Tuesday, December 20, 2005

Is Intelligent Design a Theory?

Advocates of ID frequently assert that "evolution is a theory, not a fact." The implied distinction between "theory" and "fact" is faulty, since the scientific meaning of "theory" is "a consistent explanation [of some phenomena] that is capable of being tested." A theory's truth status may then be true ("fact"), untrue, or uncertain. (Or for my Bayesian friends, we have varying degrees of confidence in a theory's truth.)

Anit-evolutionists frequently seem to think "theory" means "unproven speculation." But it does not.

A more interesting question is, is intelligent design a theory? The answer is no. One major flaw (hardly the only one) is that ID is based on the notion that "we can't imagine how such and such a thing could have evolved, therefore it must have been created." (This is, in its essence, Michael Behe's "irreducible complexity.")

There are multiple problems with this position. First, it takes our ignorance ("we can't figure out how such and such could have evolved") and treats it as a statement about the phenomenon "such and such" rather than our own knowledge.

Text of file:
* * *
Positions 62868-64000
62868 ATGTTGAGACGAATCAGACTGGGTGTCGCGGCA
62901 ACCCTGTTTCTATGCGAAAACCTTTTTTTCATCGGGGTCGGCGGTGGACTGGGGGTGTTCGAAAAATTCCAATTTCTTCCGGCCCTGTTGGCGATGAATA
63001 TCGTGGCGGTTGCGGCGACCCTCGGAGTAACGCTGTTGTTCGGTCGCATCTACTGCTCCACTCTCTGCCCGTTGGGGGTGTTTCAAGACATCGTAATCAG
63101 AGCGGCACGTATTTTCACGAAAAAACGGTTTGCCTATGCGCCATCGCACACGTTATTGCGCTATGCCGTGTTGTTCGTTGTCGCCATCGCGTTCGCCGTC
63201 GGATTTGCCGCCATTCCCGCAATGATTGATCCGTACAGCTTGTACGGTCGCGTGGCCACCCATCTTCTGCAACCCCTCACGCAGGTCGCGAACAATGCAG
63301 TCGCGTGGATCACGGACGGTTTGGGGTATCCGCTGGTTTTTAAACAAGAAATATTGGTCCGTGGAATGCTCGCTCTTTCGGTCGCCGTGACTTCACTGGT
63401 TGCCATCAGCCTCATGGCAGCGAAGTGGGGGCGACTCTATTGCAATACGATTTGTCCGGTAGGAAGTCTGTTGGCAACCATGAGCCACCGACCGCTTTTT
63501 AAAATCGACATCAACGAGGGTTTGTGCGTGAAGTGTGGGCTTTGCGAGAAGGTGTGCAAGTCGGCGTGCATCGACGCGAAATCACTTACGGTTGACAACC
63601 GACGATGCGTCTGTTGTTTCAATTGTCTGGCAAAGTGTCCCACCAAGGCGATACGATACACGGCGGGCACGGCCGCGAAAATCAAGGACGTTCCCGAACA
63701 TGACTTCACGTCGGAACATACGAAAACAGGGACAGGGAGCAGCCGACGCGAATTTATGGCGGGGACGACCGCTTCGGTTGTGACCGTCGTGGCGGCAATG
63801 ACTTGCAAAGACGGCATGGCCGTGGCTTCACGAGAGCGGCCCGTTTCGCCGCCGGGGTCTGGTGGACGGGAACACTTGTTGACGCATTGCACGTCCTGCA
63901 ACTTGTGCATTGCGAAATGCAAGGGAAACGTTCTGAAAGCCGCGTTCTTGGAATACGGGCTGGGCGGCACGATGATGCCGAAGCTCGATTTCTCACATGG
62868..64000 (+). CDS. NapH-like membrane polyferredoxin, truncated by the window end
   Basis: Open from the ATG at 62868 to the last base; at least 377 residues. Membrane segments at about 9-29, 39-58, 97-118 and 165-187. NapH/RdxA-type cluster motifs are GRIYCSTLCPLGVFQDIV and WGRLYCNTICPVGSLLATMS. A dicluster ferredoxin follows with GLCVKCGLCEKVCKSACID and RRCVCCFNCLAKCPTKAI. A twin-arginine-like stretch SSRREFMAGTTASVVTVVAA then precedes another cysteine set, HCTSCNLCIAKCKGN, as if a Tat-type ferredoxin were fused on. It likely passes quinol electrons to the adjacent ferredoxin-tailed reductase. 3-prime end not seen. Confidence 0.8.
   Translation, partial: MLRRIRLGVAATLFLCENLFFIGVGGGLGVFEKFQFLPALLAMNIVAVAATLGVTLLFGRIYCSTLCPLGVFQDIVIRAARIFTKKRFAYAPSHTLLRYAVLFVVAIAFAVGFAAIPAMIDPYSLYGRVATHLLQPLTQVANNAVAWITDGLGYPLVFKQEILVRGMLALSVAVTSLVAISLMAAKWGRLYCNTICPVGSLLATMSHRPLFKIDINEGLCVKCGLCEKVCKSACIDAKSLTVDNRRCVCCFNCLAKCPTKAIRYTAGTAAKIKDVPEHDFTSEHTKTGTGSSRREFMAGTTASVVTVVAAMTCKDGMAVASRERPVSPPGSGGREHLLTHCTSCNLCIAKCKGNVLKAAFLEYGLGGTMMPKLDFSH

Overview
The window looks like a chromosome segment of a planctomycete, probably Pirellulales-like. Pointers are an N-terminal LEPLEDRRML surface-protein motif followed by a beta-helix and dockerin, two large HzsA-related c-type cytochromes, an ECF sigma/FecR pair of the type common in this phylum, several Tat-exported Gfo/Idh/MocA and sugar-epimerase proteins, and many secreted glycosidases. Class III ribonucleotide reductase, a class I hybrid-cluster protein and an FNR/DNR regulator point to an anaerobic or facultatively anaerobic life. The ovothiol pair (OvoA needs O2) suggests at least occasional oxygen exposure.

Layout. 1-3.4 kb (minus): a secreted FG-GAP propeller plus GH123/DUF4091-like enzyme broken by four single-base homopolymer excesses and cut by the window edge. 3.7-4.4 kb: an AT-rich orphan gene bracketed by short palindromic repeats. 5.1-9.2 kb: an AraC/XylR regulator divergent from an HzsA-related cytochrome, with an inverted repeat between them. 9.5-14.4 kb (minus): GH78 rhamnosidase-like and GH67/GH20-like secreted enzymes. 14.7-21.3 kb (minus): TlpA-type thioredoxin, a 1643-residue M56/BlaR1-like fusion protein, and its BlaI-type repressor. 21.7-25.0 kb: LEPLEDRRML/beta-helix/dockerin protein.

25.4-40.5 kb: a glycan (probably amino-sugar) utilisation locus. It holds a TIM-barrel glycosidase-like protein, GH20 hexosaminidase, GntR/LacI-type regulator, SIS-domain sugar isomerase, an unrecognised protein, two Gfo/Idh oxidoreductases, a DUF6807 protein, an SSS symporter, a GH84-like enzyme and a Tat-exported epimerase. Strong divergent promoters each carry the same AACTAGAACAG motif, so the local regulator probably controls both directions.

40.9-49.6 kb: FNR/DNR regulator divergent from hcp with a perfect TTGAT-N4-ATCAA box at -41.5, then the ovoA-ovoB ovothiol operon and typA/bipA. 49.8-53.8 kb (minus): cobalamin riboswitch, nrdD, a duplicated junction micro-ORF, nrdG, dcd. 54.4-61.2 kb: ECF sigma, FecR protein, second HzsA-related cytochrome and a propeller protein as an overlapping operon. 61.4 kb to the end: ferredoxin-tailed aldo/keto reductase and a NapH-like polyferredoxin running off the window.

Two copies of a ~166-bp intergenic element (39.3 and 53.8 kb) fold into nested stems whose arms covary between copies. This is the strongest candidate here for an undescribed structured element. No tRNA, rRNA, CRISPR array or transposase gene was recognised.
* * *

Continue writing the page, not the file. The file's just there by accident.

Second, the "therefore" isn't warranted. Why does ID become the default? This is simply a preference, or bias.

Third, what is testable about "creationism?" ID advocates are careful not to identify a designer, since to do so would be to admit that this is just thinly disguised creationism. But what sort of theory is it that says "life is too complex to have evolved, therefore it must have been designed by some super-designer?" What designer? How do you propose to test this designer's existence, and how do you propose to test the hypothesis that it actually designed anything? And where the heck did the designer come from?

No answers are forthcoming, and no tests are proposed, because these are beside the point. ID is not theory and not science. It is religion, and very shallow religion at that, pretending to be science.

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